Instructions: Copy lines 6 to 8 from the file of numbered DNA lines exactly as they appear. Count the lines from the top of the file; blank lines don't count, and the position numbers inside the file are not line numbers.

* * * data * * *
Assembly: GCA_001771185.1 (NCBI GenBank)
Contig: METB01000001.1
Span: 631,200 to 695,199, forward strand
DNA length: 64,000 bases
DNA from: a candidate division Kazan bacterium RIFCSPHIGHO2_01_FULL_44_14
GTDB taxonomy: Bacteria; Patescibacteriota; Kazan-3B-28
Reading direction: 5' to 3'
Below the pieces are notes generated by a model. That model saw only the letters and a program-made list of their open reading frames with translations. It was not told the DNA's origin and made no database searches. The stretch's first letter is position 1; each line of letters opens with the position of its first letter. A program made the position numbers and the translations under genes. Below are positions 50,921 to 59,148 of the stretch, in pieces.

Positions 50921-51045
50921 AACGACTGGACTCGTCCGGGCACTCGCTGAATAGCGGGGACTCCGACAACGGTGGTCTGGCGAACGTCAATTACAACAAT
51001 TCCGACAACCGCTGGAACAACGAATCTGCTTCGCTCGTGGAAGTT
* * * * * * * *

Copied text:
GTDB taxonomy: Bacteria; Patescibacteriota; Kazan-3B-28
Reading direction: 5' to 3'
Below the pieces are notes generated by a model. That model saw only the letters and a program-made list of their open reading frames with translations. It was not told the DNA's origin and made no database searches. The stretch's first letter is position 1; each line of letters opens with the position of its first letter. A program made the position numbers and the translations under genes. Below are positions 50,921 to 59,148 of the stretch, in pieces.